Utilize frost covers for your plants when it gets cold. Frost may cause tiny ice crystals to form in your plant and shred the natural, soft flesh of the plant. Milk jug containers and other plastics can help assist you in making a closed environment around your plant. Ideally you want to protect your plant from being exposed to the cold outside air.
Learn to water your garden efficiently. A soaker hose can be laid in the garden and left on with low water pressure. This frees you up from having to hand-water the plants, so you can do other gardening work. Take care with seedlings, though — they are still delicate and need to be watered by hand.
Keep your fertilizers and pesticides organic. It may seem like an odd fact, but residential gardeners use a ton more chemicals than actual farmers do. This causes big problems for vegetation, fish, and wildlife. Urban areas are polluted enough without the chemical dumping. Do your part and avoid chemicals at all costs.
Before you begin planting in your garden, it’s a good idea to test your soil’s acidity first. Home testing kits are readily available. Your soil should have a pH around 6.5 for most vegetables. If the pH is too low, you can boost it by spreading lime. If it’s too high, you can use powdered sulfur.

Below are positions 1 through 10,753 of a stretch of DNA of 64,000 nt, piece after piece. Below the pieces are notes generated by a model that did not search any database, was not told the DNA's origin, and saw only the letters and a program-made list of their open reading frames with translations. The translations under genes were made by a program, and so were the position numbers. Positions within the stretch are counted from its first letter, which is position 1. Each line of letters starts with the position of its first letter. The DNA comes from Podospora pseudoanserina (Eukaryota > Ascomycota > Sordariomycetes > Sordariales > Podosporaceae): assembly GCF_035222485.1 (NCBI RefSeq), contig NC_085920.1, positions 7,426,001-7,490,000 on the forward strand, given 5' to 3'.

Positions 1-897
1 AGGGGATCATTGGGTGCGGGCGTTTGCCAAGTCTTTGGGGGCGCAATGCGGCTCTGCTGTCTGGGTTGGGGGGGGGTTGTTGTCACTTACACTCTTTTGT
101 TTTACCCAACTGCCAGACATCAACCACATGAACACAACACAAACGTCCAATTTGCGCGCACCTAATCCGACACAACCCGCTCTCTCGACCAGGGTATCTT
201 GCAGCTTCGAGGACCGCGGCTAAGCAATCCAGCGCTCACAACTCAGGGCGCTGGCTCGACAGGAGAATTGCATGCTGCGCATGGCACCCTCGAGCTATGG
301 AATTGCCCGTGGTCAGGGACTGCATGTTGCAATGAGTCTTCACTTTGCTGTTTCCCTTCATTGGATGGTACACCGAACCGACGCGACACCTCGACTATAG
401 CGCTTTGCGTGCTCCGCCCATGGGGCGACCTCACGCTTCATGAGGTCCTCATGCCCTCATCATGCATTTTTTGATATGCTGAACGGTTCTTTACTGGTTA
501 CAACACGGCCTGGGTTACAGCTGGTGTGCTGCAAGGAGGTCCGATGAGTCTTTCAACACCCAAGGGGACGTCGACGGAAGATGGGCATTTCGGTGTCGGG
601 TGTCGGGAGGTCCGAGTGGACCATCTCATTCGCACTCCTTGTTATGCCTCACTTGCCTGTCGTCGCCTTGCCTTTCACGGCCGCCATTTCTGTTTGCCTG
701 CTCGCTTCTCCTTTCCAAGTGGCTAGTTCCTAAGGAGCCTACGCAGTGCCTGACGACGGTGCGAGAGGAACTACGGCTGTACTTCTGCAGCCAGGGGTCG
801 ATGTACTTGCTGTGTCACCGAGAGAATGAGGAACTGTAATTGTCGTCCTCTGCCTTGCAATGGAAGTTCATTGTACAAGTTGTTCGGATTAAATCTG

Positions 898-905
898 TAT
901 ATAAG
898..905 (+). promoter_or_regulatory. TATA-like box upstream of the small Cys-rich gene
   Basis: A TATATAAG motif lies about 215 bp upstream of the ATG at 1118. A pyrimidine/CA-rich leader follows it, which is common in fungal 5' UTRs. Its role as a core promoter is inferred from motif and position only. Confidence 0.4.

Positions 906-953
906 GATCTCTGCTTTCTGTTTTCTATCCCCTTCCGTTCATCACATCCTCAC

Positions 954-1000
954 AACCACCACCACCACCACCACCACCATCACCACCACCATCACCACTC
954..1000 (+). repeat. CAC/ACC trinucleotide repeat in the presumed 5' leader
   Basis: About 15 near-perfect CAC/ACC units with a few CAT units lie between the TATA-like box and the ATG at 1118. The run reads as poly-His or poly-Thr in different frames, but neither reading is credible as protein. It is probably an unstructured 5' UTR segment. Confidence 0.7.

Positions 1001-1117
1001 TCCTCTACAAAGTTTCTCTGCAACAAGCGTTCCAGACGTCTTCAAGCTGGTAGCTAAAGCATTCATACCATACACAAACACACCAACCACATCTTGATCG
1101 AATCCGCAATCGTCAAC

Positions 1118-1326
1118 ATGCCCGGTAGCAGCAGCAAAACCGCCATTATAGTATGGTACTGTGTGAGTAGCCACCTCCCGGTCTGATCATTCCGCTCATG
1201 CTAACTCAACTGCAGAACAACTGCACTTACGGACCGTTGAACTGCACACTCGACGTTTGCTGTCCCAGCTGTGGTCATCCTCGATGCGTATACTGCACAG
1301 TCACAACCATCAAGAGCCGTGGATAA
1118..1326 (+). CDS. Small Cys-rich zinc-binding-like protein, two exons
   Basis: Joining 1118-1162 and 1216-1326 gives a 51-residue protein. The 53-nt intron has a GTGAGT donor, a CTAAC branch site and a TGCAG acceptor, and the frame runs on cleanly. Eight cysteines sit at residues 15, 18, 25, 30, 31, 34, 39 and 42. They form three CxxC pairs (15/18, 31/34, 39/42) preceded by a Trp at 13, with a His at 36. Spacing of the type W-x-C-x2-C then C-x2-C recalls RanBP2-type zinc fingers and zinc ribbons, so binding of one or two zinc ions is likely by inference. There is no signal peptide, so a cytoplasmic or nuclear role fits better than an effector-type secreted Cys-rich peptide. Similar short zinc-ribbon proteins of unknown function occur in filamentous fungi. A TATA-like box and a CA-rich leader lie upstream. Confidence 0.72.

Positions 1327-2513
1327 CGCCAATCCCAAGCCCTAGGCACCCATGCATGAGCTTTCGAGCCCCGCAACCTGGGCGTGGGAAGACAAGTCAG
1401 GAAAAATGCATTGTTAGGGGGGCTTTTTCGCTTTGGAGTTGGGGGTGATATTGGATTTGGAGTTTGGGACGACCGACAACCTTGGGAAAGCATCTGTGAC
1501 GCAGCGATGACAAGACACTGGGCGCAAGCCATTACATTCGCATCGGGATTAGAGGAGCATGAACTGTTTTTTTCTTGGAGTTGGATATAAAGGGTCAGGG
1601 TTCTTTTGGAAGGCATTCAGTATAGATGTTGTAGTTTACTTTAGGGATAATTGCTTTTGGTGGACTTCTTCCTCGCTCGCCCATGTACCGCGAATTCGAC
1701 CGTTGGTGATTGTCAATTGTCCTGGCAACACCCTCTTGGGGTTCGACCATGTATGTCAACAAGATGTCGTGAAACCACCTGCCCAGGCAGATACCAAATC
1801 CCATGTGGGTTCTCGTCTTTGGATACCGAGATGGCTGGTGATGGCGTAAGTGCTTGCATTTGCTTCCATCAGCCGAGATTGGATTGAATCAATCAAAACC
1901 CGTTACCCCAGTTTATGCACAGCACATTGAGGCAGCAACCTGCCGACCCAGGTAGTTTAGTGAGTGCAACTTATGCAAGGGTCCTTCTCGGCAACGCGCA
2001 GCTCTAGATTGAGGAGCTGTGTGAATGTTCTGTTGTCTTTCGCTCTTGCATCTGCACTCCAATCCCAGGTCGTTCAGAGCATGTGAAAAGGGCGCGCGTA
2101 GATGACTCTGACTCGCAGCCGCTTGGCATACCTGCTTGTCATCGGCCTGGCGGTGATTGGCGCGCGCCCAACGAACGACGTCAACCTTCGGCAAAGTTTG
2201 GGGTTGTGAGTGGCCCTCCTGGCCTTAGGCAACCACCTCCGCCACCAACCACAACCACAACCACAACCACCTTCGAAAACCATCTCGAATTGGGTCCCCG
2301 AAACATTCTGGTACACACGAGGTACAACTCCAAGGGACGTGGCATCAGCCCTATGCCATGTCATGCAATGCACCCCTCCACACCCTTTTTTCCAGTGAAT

Cultivate your soil to improve the quality of your soil. When you cultivate, or till, your soil, you loosen up parts that may be compacted. Compacted soil does not absorb water well, and it discourages soil micro-organisms from growing in it. When your soil is properly tilled, seeds can thrive and grow.
If your yard’s soil isn’t as healthy as you want, or has been contaminated in some way, you can still grow organic produce using raised beds. You can use wood, brick or stone for the border. Make sure that it is at least 16 inches high so that there is room for the roots. Fill it with organic soil and compost.
When you first begin using organic produce you will realize that it tends to rot quite a bit faster. This is because less preservatives are used. Having a lower shelf life means that you need to cook or eat the produce a little bit faster than you would normal store bought options.
Like so many things in life a good organic garden benefits greatly from advanced planning. The savvy gardener develops an all-encompassing plan for his or her garden before the first seed is planted. Good garden planning takes into account not only the initial plantings, but the subsequent changes that need to be made as the growing season wears on.
In this article, you’ve just learned a few great ways in which you can turn your garden into a flourishing bed of fresh and delicious fruits and vegetables. Remember, you will need to apply these tips and constantly focus on the quality of your garden to ensure its optimum health and growth.